No milk in Brooklyn: Yemeni shops close in huge protest against ban
BROOKLYN, New York - Yemeni businessmen typically work 7 days a week to make sure New Yorkers get their carton of milk at 4 am but, for one day, this service was halted in the name of protest.
Thousands of Yemenis braved the cold in Brooklyn on Thursday evening to protest against President Trump’s executive order banning nationals of the seven Muslim-majority countries, including Yemen.
And their protests did not go unnoticed.
Yemenis are well-known throughout New York for owning small businesses, including grocery stores, bodegas, smoke shops and delis, the large number of shutdowns resounded throughout the city.
Speaking to Middle East Eye, protest organiser Rabiyaah Althaibani said, “One thousand shops were closed today.”
Certainly, some residents were unable to get their early morning milk, as numerous shopkeepers chose to close their shops for the whole day, while others shut their doors starting at midday.
Even the schools of Brooklyn and Queens felt emptier today as parents kept their kids out of school to protest during the strike. One Brooklyn secondary school teacher said: “I love my Yemeni students. I’m here for them. They are like walking royalty.”
This solidarity with the Yemeni community was strongly felt in the rally that followed.
Following the day-long strike, the shop owners, their families, and the Yemeni community of New York gathered outside Brooklyn Borough Hall for a rally to raise awareness about Trump’s ban.
With the sun settting on the gathering of New Yorkers, the evening began with a moving recitation of the Athaan – the Islamic call to prayer. Recited into a microphone, the Yemeni imam led prayers for a half hour as thousands of Yemeni men and women prayed behind him – a touching moment that moved many to tears.
After the prayer, the participants turned away from the east to face the other direction where a wide range of speakers had gathered on the steps of Brooklyn Borough Hall.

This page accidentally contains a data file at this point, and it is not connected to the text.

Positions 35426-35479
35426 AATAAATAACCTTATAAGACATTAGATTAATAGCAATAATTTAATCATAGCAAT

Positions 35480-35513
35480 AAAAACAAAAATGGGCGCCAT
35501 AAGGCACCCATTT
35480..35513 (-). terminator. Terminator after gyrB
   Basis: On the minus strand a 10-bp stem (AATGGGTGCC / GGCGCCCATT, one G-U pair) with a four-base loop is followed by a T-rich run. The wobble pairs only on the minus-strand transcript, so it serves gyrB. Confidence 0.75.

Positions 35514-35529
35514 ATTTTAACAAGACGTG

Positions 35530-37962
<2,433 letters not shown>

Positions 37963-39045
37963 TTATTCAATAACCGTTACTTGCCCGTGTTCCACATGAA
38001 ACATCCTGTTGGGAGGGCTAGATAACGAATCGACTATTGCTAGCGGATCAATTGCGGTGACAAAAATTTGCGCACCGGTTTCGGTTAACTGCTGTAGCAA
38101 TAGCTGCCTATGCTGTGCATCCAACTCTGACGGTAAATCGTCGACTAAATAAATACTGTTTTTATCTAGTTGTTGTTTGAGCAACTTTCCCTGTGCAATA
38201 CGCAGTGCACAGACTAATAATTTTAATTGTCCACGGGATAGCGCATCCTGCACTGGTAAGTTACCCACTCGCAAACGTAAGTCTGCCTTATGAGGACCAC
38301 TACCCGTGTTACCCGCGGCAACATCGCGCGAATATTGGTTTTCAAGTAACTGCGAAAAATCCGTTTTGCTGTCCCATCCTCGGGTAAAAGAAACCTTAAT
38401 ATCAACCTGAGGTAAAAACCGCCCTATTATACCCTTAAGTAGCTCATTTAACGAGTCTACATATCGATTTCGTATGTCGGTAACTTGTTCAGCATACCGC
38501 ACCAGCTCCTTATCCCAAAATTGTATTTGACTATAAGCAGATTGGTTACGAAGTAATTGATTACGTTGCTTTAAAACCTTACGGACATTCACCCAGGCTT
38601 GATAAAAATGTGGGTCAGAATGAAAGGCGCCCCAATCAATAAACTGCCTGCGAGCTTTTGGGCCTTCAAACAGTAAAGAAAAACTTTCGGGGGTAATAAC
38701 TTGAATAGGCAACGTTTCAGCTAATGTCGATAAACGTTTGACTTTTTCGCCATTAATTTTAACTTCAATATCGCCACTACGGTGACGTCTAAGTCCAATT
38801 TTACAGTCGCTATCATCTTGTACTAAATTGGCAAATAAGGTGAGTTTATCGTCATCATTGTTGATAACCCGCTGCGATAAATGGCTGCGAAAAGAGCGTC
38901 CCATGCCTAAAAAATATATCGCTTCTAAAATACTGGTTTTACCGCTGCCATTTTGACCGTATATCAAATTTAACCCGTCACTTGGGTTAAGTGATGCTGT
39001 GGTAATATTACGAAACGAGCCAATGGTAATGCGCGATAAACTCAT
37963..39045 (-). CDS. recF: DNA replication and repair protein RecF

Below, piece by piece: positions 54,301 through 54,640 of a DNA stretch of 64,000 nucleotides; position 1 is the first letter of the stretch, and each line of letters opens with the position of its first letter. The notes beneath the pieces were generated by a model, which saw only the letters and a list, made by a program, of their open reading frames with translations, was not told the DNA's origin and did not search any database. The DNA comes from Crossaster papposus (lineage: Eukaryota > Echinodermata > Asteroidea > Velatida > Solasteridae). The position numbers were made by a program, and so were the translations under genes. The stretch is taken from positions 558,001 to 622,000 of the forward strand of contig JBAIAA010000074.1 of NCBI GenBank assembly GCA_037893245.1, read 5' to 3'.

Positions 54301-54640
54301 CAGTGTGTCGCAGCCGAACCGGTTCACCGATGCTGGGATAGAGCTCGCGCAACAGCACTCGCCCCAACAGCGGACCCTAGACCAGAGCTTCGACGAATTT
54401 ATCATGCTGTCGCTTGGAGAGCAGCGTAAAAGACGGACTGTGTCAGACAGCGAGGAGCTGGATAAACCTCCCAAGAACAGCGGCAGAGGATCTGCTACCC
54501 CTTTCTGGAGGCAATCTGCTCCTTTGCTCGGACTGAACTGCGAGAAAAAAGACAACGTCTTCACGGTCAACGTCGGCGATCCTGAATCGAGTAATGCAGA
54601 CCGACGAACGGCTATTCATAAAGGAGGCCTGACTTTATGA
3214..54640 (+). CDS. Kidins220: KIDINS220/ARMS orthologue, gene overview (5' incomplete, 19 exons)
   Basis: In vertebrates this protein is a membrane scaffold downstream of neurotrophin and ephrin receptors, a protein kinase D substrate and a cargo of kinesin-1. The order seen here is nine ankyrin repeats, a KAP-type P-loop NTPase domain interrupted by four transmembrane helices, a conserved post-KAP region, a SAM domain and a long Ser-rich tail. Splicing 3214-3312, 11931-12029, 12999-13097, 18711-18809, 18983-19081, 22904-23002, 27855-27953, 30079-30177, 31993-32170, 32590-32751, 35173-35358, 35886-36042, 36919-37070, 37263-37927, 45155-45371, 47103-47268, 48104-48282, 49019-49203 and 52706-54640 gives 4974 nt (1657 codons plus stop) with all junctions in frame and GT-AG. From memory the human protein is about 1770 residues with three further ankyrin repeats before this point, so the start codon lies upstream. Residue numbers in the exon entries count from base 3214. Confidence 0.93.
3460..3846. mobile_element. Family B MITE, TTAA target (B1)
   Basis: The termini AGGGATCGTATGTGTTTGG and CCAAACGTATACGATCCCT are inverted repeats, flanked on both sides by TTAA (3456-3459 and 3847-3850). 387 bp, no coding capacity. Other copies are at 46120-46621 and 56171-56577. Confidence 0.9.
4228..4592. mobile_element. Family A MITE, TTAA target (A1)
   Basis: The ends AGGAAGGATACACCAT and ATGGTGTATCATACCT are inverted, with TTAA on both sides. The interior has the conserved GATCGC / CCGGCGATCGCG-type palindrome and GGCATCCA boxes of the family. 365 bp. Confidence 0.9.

Mexican-Americans preached solidarity. African-Americans spoke about brother- and sisterhood. Both a Jewish rabbi and a Buddhist monk made appearances to express their support for the Yemenis of New York City. All within the backdrop of both Yemeni and American flags waving throughout the crowd.
Politicians, advocates, and religious leaders alike all shared their words of encouragement for the largest gathering of Yemenis in the history of New York City.
Linda Sarsour, a well-known Palestinian-American political activist who co-organise the Women’s March, capped off the night’s speeches. Delivering her words in both Arabic and English, Sarsour sparked off widespread cheers as she told the Yemeni crowd, “you are the best people I know.”
Then, switching to English, she continued, “Today you made not only the Yemeni and Muslim community proud. You made New York City proud. New York City would not be New York City without you” – a statement that led the crowd to break out chanting “U-S-A!”
Patriotic fervour for both America and Yemen filled the air as participants walked away in elated mood.
Speaking to Middle East Eye after the rally, organiser Althaibani shared her satisfaction, “We had such a great turnout. There was so much excitement.”
All of this excitement began out of opposition: newly inaugurated president Donald Trump sparked controversy by signing an executive order last week, which banned immigration from seven countries for at least 90 days.
The order was met with widespread criticism, as newly-arrived nationals from the seven countries were detained at airports throughout America. Lawyers rushed to the scene and at 9pm last Saturday, federal judge Ann Donnelly of New York issued a temporary stay for immigrants from these countries.
Yemen’s Saudi-backed government expressed its own condemnation of the ban, which it believes “supports the stance of extremists.”
Additionally, only the day before last night’s protest, news broke of a US special forces raid in Yemen which resulted in the deaths of 14 Al Qaeda-linked militants, one US Navy commando, but also a “number of civilians.”
One of these civilians was an eight-year-old girl named Nawar, daughter of previously killed radical Yemeni-American cleric Anwar al-Awlaki.
Still, all Yemenis at the protest focused on the executive order.
“I’m an American citizen,” one Yemeni told Middle East Eye, while another said, “I feel comfortable in New York. I want to stay.”
Indeed, this sense of loyalty to their community was one that impacted the Yemeni business owners even in their protest.
“Originally, we considered starting the shutdown at 8am, but the grocers they made it clear they wouldn’t be willing to close if that meant their regulars wouldn’t get their morning coffee,” explained Debbie Almontaser, board member of the Muslim Community Network and one of the rally organisers.
“Even when their lives have been turned upside down, they refused to disrupt the lives of the very people they serve daily.”
Many other New Yorkers surely feel the same way, since on that day, the city’s economy just wasn't the same without the Yemenis linking everything together.